JMU football notebook: Dukes’ win over Tribe meaningful to players

James Madison head coach Mike Houston, right, speaks with an official in the first half of a game against North Carolina in September. The Dukes play Sam Houston State in the Football Championship Subdivision playoff quarterfinals tonight. AP file

HARRISONBURG – James Madison University head football coach Mike Houston was happy with his team’s 31-24 victory over William & Mary last Saturday, but he was even happier to see his players’ excitement over the big win.

The Dukes lost 44-41 last year to the Tribe in the final minutes, and Houston said it meant a lot to the players to get a win this season. The Dukes sealed the victory with an interception in the end zone by redshirt senior Taylor Reynolds in the final minute of the game.

“For me the greatest memory of this past weekend was after Taylor Reynolds’ interception in the end zone just watching our kids celebrate down there,” Houston said in his weekly press conference Tuesday. “They had a lot of heartache there a year ago, and I’ve heard them talk about that as probably the low point of last season. To see them able to celebrate a play like that at the end of the William & Mary game there at home was really a special moment for them and I was really excited to see it.”

The Dukes had 511 yards of offense in the victory, including 329 yards on the ground.

Houston said he was very happy with how the team responded in a close game.

“I thought our kids were ready to play,” Houston said. “I thought that we really played hard. We played physical. I thought the kids did a great job of handling a lot of the adversity that William & Mary put in front of us.”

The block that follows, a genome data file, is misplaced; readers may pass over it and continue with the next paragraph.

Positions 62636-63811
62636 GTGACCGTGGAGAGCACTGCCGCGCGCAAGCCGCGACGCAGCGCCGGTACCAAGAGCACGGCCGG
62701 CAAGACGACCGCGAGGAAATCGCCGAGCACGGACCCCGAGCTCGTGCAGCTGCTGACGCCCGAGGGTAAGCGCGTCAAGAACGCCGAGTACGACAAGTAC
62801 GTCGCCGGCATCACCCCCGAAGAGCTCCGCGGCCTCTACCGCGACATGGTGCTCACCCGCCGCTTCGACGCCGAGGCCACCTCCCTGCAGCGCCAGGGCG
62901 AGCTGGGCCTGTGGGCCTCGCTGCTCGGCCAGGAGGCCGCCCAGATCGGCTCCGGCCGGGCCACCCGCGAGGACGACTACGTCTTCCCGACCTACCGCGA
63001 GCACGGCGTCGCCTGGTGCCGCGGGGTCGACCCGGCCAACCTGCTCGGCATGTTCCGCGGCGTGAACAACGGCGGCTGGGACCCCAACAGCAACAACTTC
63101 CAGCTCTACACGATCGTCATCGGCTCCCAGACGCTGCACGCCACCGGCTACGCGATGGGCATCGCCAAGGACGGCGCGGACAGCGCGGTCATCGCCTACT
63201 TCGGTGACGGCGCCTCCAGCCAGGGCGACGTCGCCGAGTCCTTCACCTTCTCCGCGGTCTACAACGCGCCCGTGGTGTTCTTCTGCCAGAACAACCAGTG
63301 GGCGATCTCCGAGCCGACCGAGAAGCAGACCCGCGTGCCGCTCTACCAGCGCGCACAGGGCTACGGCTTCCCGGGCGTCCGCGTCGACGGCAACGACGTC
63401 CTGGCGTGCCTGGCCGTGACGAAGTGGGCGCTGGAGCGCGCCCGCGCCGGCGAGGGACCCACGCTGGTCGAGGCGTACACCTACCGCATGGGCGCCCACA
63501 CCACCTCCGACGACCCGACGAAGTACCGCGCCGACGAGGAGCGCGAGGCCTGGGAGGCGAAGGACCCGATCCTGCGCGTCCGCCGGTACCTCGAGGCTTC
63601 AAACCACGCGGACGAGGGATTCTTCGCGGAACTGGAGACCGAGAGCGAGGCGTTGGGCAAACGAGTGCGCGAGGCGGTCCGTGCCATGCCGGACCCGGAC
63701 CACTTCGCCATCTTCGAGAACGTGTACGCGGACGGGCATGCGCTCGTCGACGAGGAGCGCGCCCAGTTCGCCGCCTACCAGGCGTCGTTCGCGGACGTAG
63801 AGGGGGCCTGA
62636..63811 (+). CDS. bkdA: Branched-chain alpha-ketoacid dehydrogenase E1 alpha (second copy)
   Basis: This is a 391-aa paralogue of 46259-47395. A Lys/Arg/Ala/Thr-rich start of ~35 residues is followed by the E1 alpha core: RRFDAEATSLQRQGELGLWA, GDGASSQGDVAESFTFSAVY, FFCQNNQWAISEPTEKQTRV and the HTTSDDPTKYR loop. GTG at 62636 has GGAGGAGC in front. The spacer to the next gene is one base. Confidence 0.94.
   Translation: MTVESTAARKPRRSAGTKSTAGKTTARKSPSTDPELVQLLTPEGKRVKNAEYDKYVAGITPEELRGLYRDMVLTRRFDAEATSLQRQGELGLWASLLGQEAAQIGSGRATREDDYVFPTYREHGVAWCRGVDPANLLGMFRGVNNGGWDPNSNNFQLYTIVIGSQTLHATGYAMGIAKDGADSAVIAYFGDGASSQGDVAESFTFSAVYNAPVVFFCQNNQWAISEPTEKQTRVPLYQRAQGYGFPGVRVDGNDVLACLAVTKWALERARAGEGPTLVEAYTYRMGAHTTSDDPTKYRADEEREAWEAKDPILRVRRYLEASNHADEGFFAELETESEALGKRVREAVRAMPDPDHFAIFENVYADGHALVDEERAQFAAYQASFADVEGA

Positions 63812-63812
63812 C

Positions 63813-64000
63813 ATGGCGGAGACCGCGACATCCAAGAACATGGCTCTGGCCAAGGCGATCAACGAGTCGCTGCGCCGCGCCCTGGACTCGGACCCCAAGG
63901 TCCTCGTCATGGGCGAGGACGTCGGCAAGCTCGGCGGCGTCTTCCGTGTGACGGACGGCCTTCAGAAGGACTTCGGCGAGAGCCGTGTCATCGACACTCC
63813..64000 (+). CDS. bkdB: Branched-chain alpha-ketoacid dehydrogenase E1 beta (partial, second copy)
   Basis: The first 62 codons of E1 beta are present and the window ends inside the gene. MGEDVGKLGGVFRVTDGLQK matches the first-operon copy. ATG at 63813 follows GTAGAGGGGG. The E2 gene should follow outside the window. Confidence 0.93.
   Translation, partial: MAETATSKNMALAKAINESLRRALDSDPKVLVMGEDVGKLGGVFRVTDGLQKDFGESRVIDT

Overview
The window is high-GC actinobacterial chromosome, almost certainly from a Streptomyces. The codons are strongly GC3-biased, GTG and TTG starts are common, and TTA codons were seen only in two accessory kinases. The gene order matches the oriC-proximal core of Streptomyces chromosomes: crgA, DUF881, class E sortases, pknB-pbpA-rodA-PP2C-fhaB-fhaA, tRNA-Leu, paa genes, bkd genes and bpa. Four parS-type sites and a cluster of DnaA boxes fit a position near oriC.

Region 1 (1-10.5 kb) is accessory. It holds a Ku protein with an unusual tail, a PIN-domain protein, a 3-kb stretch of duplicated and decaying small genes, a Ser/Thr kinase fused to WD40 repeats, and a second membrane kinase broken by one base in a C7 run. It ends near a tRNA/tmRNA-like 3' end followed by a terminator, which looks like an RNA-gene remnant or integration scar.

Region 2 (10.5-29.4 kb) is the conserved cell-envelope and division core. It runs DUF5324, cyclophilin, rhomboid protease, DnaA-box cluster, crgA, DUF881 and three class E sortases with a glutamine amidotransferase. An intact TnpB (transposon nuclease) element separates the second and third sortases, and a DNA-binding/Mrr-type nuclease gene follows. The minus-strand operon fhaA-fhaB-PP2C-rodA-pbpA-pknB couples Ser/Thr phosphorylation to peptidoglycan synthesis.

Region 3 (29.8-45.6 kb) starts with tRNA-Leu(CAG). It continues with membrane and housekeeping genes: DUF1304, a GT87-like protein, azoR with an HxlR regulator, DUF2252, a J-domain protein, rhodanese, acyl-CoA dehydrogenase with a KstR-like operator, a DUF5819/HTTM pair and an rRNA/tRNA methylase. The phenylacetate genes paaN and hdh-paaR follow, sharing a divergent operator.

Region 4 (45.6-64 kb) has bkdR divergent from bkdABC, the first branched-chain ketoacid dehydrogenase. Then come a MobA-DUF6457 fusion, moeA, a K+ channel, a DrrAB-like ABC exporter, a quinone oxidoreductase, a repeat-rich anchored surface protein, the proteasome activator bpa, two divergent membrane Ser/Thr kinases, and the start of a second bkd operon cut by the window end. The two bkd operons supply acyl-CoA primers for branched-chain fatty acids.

Late-game woes: JMU’s defense has played better with each game, but the Dukes have struggled late in their last contests.

In back-to-back weeks the Dukes have given up some big plays, with the game seemingly at hand.

“There’s just come communication errors that we had,” JMU linebacker Gage Steel said. “Things we’ll have to clean up when we watch film that we talk about and we’ll fix it. That’s things that happen in the game and that we need to fix, and we’ll just focus on that and then get ready for next week.”

In the win over Delaware on Oct. 1, the Dukes gave up two touchdowns late in the game. In last week’s victory over William & Mary, the Dukes allowed the Tribe to drive down the field throughout the fourth quarter, including a late score with three seconds left.

“I’m disappointed with the mistakes we made late in the game that good football teams can’t make,” Houston said. “It’s things that I am accustomed to my teams not doing, and we’ve got to get those corrected. The positive is we made those mistakes, we can learn from those mistakes and teach from those mistakes, and it didn’t cost us the game.”

Ready for the final stretch: Houston said that the win over William & Mary was the type of game the Dukes can expect to see for much of the rest of the season.

“You got the sense early on it was going to be a tough day,” Houston said. “That’s the way it’s going to be the later we get into the season. The bigger these games get you’re going to have a lot more like this. It was a physical game, rain, elements, stuff like that. If we can make it to December you’re going to have some elements and some tough situations. So I think it’s a good game for us.”

The Dukes will certainly be tested over the last five games. JMU plays at New Hampshire on Saturday, and later in the season has road games at Richmond and Villanova.

JMU is tied for first in the CAA with New Hampshire and Villanova, while one-loss Richmond is ranked in the top five in the Football Championship Subdivision polls.

Houston said he was very proud of the way the Dukes responded to some tough situations.

“The thing that they’ve got is they never gave up,” Houston said. “They showed tremendous resilency and heart and toughness down the stretch. If they can keep coming out every week and giving that kind of effort we’re going to be OK.”

Contact staff writer Tommy Keeler at 540-465-5137 ext. 168, or